But for those who are well established and nearer the end of their careers, or for the idle retired among us … well, you might well pause to wonder a moment about the point of publishing a monograph with OUP or CUP (say) for £80, when you could spread the word to very many more readers by self-publishing. It seems even more pointless to publish a student-orientated book of one kind or another at an unaffordable price. So I can only warmly encourage you to explore the do-it-yourself route. (I’m always happy to respond to e-mailed queries about the process.)

Finally, I can somewhat shamefacedly add a last row to the table above, about work in (stuttering) progress towards an announced but as yet far from finished paperback:

PDF downloadsPaperback sales
Beginning Category Theory7482N/A

This download figure is embarrassing because, as I’ve said before, I know full well these notes are in a really rackety state. But I can’t bring myself to abandon them. So my logical New Year’s resolution is to spend the first six weeks of the year getting at least Part I of these notes (about what happens inside categories) into a much better shape. I just need to really settle at last to the task and not allow myself so many distractions. Promises, promises. Watch this space.

Avigad MLC — 6: Arithmetics

Chs 1 to 7 of MLC, as we’ve seen, give us a high-level and often challenging introduction to core first-order logic with a quite strongly proof-theoretic flavour. Now moving on, the next three chapters are on arithmetics — Ch. 8 is on primitive recursion, Ch. 9 on PRA, and Ch. 10 on richer first-order arithmetics.

I won’t pause long over Ch. 8, as the basic facts about p.r. functions aren’t wonderfully exciting! Avigad dives straight into the general definition of p.r. functions, and then it’s shown that the familiar recursive definitions of addition, exponentiation, and lots more, fit the bill. We then see how to handle finite sets and sequences in a p.r. way. §8.4 discusses other recursion principles which keep us within the set of p.r. functions, and §8.5 discusses recursion along well-founded relations — these two sections are tersely abstract, and it would surely have been good to have more by way of motivating examples. Finally §8.6 tells us about diagonalizing out of the p.r. functions to get a computable but not primitive recursive function, and says just a little about fast-growing functions. All this is technically fine, it goes without saying; though once again I suspect that many students will find this chapter more useful if they have had a preliminary warm-up with a gentler first introduction to the topic first.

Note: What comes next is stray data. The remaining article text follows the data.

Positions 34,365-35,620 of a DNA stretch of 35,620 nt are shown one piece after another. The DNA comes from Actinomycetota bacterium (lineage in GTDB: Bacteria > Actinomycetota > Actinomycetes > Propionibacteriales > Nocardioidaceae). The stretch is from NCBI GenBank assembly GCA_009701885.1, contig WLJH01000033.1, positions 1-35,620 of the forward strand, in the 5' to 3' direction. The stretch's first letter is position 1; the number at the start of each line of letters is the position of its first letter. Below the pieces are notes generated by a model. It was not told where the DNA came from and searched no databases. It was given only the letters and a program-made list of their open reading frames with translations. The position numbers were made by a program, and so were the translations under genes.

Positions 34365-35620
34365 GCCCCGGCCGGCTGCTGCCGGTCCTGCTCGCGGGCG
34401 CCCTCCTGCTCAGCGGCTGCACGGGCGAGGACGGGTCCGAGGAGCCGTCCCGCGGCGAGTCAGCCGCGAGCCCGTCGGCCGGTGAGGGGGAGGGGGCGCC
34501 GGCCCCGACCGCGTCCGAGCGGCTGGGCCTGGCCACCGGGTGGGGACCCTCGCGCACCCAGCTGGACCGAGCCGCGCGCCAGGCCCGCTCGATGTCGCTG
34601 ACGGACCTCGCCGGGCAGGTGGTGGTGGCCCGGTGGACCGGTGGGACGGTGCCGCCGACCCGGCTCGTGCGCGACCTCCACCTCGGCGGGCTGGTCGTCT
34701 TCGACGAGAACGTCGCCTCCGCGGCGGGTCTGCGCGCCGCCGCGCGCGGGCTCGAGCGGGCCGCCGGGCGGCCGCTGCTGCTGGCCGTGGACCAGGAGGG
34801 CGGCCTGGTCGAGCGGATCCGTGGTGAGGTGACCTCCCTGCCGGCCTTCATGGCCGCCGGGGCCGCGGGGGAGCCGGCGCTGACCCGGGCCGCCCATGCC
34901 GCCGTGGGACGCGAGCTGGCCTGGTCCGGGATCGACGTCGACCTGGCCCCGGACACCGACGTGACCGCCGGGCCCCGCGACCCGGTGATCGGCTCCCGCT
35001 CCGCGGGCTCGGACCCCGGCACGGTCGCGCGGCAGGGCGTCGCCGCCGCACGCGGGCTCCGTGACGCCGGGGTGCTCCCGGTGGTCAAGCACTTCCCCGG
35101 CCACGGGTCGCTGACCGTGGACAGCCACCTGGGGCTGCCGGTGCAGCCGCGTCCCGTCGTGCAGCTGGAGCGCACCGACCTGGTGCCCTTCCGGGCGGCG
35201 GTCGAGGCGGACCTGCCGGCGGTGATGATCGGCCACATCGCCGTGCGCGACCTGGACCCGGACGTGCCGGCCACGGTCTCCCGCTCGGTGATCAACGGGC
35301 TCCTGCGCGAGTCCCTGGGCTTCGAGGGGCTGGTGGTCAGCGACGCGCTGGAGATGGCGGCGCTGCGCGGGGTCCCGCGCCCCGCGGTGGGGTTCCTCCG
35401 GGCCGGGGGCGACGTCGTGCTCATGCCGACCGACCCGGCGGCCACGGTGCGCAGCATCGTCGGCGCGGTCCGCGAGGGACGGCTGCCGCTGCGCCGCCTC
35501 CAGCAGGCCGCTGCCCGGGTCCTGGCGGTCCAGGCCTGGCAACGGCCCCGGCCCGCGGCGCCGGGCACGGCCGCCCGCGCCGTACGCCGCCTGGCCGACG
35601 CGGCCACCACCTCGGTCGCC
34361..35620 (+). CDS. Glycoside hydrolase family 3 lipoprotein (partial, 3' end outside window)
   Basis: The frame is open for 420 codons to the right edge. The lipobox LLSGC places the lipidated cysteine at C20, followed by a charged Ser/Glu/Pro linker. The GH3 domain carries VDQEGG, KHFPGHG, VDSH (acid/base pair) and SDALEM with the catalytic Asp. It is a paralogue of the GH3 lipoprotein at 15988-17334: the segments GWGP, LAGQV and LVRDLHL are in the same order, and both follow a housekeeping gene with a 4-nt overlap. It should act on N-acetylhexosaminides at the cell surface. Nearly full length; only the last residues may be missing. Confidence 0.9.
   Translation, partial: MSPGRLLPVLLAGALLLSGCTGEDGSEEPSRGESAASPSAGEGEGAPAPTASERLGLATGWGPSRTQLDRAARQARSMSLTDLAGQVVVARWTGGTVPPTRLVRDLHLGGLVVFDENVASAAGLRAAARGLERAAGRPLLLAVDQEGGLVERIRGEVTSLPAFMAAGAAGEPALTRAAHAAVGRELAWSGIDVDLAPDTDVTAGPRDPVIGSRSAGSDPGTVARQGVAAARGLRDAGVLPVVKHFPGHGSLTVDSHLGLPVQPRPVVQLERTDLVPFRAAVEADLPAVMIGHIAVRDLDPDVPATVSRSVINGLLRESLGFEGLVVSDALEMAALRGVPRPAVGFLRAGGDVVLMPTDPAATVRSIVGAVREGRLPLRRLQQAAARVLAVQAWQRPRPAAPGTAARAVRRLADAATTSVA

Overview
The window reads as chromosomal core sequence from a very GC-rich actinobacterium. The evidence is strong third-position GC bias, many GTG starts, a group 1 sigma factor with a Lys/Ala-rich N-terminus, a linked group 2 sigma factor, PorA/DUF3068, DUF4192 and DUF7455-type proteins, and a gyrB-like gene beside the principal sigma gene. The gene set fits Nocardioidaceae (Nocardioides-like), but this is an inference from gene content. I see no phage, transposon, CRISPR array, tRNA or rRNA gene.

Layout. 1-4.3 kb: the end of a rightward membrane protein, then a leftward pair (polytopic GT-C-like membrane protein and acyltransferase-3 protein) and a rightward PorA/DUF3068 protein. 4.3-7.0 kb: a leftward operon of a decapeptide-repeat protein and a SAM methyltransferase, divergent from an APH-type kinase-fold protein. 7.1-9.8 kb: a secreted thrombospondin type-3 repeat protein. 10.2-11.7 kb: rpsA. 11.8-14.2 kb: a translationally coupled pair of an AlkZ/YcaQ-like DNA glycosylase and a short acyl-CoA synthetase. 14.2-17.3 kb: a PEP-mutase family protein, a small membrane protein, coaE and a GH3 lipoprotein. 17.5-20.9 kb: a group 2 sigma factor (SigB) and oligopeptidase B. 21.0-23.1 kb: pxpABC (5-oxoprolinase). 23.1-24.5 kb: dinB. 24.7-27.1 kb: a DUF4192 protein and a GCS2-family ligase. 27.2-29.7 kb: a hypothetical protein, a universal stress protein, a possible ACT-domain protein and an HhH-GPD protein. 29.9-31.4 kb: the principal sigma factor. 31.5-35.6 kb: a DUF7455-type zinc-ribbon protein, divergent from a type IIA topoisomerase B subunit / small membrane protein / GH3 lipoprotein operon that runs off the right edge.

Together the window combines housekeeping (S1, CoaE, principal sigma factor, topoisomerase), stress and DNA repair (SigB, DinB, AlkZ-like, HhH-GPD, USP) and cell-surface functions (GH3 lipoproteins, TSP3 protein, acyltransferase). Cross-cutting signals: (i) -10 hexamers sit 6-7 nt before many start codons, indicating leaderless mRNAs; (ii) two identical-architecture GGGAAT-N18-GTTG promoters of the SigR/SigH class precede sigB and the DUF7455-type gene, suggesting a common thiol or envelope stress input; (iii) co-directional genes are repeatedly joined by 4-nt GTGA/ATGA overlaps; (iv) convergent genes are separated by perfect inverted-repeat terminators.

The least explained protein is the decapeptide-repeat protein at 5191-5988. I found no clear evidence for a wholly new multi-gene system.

But while Ch. 8 might be said to be relatively routine (albeit quite forgiveably so!), Ch. 9 is anything but. It is the most detailed and helpful treatment of Primitive Recursive Arithmetic that I know.

Avigad first presents an axiomatization of PRA in the context of a classical quantifier-free first-order logic. Hence

  1. The logic has the propositional connectives, axioms for equality, plus a substitution rule (wffs with variables are treated as if universally quantified, so from A(x) we can infer A(t) for any term).
  2. We then have a symbol for each p.r. function — and we can think of these added iteratively, so as each new p.r. function is defined by composition or primitive recursion from existing functions, a symbol for the new function is introduced along with its appropriate defining quantifier-free equations in terms of already-defined functions.  
  3. We also have a quantifer-free induction rule: from A(0) and A(x) \to A(Sx), infer A(t) for any term.

§§9.1–9.3 explore this version of PRA in some detail, deriving a lot of arithmetic, showing e.g. that PRA proves that if p is prime, and p \mid xy then either p \mid x or p \mid y, and noting along the way that we could have used an intuitionistic version of the logic without changing what’s provable.

Then the next two sections very usefully discuss two variant presentations of PRA. §9.4 enriches the language and the logic by allowing quantifiers, though induction is still just for quantifier-free formulas. It is proved that this is conservative over quantifier-free PRA for quantifier-free sentences. And there’s a stronger result. Suppose full first-order PRA proves the \Pi_2 sentence \forall x \exists y A(x, y), then for some p.r. function symbol f, quantifier-free PRA proves A(x, f(x)) (and we can generalize to more complex \Pi_2 sentences).